Liguria: every wine connoisseur’s secret

Liguria is drop-dead gorgeous, the thin strip of land overlooking the Mediterranean Sea has lots to offer for food and wine lovers, the region is immensely attractive, yet, it’s relatively unknown.

Overshadowed by the more prestigious neighbor Piedmont and limited in space between the Mediterranean Sea and the Ligurian Apennines, the region produces very little wine, but the quality is outstanding. Native grapes, steep vineyards and passionate grape growers make the region’s wine something well worth trying. Here’s all you wanted to know about the wines of Liguria.

Great wine can only be made in the most beautiful places

Liguria is the third smallest region in Italy just behind Molise and the Aosta Valley with only 5416 square kilometers. Nestled between the Mediterranean Sea and the Ligurian Apennines, the thin strip of land has some of the most amazing sea views on earth, but the terrain is steep and marked by cliffs and steep slopes.

The 350-kilometer (220 mi) coastline is made of a series of sharp drops from the mountains to the blue sea, although it’s dotted by a few beaches.

It’s in these hills where the steep vineyards thrive. All the work must be done by hand in an authentic example of heroic viticulture.

Thousands of years of history

Although almost inhospitable due to the rugged terrain, Liguria has always been an important trade route and its harbours thrived since the Roman era. It comes as no surprise that controlling the valuable piece of land was an essential for the Romans, the Byzantines, the Lombards, and the Franks. The region was assaulted by pirates too.

Liguria is the original home of the very famous pesto sauce, made with basil and pine nuts, and the region’s seafood is lauded around the world. The wines have a long history in Liguria too, grapevines seem to have existed in the steep slopes since forever, and the Romans themselves carved many terraced vineyards still planted today.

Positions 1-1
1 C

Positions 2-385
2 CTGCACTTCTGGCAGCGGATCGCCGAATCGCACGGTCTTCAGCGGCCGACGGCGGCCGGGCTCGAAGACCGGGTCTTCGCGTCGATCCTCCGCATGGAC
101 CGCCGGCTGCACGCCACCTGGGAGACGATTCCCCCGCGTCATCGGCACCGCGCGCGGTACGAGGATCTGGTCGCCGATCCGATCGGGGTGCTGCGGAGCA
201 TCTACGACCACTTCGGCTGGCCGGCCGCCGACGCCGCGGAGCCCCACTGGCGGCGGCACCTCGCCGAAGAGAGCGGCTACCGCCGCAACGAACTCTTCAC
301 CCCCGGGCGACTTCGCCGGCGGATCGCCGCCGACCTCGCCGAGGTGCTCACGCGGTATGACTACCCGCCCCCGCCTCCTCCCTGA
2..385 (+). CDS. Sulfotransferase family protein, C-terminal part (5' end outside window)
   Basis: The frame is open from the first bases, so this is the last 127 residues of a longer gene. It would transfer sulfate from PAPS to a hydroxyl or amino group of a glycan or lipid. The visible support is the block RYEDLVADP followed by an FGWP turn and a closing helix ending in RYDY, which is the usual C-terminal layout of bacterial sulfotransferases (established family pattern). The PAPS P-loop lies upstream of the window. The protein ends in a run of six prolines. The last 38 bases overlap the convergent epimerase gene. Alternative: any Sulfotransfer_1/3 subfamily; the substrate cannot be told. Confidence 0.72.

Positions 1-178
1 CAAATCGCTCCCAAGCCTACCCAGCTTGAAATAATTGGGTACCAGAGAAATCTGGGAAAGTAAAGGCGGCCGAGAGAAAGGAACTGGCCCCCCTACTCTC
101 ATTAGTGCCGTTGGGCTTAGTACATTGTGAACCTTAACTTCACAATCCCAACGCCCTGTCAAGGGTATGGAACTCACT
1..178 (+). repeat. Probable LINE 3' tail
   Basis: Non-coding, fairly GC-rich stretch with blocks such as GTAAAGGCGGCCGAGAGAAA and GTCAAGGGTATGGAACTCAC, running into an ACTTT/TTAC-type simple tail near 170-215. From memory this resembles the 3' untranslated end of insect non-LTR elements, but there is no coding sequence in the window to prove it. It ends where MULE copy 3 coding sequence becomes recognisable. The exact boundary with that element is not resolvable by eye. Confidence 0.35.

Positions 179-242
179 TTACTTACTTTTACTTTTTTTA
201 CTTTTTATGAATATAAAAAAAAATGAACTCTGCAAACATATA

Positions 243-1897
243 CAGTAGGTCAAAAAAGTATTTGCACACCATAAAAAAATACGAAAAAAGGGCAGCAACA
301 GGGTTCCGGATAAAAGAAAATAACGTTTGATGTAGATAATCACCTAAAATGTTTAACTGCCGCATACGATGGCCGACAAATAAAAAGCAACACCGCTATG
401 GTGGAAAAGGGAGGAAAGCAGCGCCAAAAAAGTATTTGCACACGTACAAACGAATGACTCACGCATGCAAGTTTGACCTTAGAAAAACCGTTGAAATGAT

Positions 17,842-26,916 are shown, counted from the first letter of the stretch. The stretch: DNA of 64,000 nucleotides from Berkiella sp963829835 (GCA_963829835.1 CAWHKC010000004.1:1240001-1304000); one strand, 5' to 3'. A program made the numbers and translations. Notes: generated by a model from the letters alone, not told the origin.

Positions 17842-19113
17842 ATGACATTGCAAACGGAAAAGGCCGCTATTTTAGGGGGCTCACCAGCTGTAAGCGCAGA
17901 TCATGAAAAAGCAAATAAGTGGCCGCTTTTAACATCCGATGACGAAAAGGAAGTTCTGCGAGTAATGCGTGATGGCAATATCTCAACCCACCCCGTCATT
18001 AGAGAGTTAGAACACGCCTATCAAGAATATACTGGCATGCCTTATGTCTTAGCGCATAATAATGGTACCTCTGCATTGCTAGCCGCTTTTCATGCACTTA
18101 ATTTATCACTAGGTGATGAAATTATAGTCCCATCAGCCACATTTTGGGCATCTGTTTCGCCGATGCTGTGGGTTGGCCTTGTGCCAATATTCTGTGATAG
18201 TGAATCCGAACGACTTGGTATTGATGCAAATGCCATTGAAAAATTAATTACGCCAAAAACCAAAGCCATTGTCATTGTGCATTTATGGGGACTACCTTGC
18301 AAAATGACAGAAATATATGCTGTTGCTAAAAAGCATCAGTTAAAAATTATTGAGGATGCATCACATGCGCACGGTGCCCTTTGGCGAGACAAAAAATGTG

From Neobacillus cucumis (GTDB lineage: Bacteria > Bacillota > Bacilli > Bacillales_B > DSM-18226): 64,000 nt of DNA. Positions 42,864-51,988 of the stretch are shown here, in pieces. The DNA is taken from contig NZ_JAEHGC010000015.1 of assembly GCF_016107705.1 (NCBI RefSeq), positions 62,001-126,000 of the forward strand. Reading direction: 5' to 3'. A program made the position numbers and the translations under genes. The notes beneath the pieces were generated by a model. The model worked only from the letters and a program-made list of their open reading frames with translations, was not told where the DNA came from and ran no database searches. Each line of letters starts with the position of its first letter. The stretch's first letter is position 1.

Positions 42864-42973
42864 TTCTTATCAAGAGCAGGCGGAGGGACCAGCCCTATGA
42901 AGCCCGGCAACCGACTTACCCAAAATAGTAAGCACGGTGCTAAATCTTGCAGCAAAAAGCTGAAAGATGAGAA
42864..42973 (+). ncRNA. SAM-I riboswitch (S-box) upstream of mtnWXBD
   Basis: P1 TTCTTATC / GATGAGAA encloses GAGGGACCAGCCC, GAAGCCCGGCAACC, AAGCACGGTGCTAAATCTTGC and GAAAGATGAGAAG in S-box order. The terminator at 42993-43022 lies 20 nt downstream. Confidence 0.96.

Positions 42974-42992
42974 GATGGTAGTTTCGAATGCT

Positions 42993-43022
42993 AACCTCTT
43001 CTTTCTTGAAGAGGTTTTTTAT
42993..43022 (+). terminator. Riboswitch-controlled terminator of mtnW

Grapes and wines

Liguria makes around 80,000 hectoliters of wine in only 6000 ha of vineyards. There are over 100 different varieties planted in the ancient Ligurian slopes, but the six more important are Albarola, Bosco, Rossese, and Vermentino. The last one covering almost 50% of the vineyards (also known as Pigato.)

There are no DOCG wine designations in the area, but 8 DOC designations exist, from which the most representative are the Rossese di Dolceacqua / Dolceacqua DOC and the Riviera Ligure di Ponente DOC.

Maixei Rossese di Dolceacqua Superiore DOC “Barbadirame” is a beautiful example of the Ligurian red style. Made with the native Rossese grape, it offers aromas of wild strawberries, roses and violets over a clean, medium-bodied palate.

As for the white wines, always brimming of finesse and elegance, try a glass of Maixei Riviera Ligure di Ponente Pigato DOC. A dry wine with intense aromas of peaches and apricots adorned with citrus peel aromas and a refreshing aftertaste. For seafood dishes, there are few better wines in the world.

Red or white, all Ligurian wines are a celebration to the region’s wine making traditions and the grape growers’ courage for tending the vines in some of the steepest vineyards on the planet. Heroic viticulture that produces daring wines. No Italian wine collection is complete with a few bottles of the rare Ligurian wine.

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